“Here,” she [Baby Suggs] said, “in this here place, we flesh; flesh that weeps, laughs; flesh that dances on bare feet in grass. Love it.

Love it hard. Yonder they do not love your flesh. They despise it.

They don’t love your eyes; they just as soon pick em out. No more do they love the skin on your back. Yonder they flay it. And O my people they do not love your hands. Those they only use, tie, bind, chop off and leave empty. Love your hands! Love them. Raise them up and kiss them. Touch others with them, pat them together, stroke them on your face ’cause they don’t love them either. You got to love it, you! . . .” (88) .

Through loving their every part of the body “piece by piece” as Baby Suggs says, ex-slaves, who cannot hold one’s selves and therefore one’s bodies disintegrate from humiliating experience as slaves, recover one’s coherent selves. To have a physical relationship with a partner is to love one’s flesh; it is an attempt to get back one’s body, which was once lost by white masters’ inhuman abuse of slaves, such as rape, whipping, or taking the bit.

I would like to emphasize that Beloved, a supernatural figure, who collectively carries such an enormous burden of the agonies of slaves, is the most grotesque character in all of Morrison’s novels, because of her ambiguousness.

That is to say, readers do not know what role Beloved assumes in the story, positive or negative, because she constantly fluctuates between two opposites, as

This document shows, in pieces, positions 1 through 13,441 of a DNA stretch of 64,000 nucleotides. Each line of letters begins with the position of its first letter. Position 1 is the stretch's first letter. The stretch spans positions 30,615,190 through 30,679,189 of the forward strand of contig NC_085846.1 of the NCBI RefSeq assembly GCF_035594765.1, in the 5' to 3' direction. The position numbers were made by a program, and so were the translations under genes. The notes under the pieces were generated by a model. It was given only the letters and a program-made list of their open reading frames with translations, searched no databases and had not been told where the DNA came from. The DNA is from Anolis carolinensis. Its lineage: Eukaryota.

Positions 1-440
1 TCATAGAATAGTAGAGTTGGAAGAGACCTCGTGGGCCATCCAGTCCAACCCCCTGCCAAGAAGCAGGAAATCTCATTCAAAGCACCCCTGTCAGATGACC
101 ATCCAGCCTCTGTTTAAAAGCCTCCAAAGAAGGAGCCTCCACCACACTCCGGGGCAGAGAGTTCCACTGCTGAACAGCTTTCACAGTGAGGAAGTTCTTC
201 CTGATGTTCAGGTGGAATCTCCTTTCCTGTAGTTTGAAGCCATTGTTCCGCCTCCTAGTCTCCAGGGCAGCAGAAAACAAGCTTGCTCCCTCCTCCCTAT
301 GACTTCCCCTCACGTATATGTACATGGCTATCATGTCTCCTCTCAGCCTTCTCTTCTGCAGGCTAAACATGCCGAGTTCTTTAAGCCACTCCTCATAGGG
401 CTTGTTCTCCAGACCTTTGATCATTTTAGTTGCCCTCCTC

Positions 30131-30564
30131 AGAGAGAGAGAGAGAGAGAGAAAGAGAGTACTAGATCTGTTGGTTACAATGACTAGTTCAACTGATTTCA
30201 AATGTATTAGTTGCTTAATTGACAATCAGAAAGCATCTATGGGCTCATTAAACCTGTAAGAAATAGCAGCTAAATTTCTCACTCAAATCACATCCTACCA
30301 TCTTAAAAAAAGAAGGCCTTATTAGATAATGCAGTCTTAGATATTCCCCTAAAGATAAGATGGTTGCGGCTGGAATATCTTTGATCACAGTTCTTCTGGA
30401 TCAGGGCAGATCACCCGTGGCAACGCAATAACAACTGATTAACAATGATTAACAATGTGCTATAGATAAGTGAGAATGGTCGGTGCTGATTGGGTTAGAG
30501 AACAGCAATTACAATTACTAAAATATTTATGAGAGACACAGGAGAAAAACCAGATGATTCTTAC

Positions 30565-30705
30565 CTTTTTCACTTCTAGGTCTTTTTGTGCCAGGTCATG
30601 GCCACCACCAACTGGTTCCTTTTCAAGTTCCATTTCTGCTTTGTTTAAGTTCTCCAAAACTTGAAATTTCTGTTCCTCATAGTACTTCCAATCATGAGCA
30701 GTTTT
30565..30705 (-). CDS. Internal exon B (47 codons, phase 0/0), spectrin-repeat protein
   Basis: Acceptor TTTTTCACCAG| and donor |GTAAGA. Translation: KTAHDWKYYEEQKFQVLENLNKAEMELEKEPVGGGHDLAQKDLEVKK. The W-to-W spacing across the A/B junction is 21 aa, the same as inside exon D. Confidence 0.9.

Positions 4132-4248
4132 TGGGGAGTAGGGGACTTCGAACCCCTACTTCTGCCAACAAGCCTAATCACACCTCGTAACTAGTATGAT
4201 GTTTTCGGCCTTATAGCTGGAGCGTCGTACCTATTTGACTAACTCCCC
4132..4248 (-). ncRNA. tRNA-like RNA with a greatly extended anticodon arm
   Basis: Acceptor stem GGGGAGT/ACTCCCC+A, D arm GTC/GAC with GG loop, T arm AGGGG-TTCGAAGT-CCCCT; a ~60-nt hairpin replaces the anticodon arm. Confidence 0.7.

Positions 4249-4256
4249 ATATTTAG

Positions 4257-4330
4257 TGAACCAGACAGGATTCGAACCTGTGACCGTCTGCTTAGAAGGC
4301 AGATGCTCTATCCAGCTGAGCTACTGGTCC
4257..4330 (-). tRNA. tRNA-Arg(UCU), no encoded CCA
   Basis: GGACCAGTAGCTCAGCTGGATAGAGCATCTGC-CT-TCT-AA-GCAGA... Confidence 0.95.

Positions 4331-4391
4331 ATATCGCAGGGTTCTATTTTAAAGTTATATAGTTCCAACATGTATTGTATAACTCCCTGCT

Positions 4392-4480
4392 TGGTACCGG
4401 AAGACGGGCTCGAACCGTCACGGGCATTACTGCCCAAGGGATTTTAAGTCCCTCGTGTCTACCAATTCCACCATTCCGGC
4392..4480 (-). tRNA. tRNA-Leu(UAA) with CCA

Susan Corey argues. In the first place, in the novel Beloved, we see the grotesque situation of slavery, in which a human owns another human as his or her property; in addition, it begets another grotesque: Sethe’s infanticide, which is completely beyond our ability to judge whether it is right or wrong. Under the grotesqueness of slavery, Sethe is in the predicament in which she has no other choice but to kill her beloved daughter; as a result, she repeats the evil practice of slavery by thinking that she owns her children. This unbroken chain reaction of violence (a different form from one in The Bluest Eye which we have seen) can be broken only by exorcising Beloved, an existence which is symbolic of the suffering not only of the baby which Seth has killed but also of every slave who was tortured.

We must draw attention to the fact that what makes Beloved a grotesque character is not only her two-sidedness, which Corey mainly argues as we have seen in the introduction, but also her desire for her mother, which is so deep as to erase the division between self and the other. It is likely that Morrison managed to write/speak “the unspeakable things,” that is, the unimaginable violence of slavery, by using an extraordinary grotesque figure of Beloved. Her greediness endlessly grows bigger and bigger, since there is no reconciliation between the mother killer and her child the victim, in the same way in which there is no way for ex-slaves to accept their traumatic pasts, which Beloved takes on her shoulders as her burden.

Beloved’s grotesque desire to “join” her beloved mother fails (or succeeds in a sense), taking the place of her mother and absorbing all she has. It makes Sethe almost insane and Beloved herself becomes a devilish character which tortures Sethe. However, it is noteworthy that Beloved accomplishes her desire to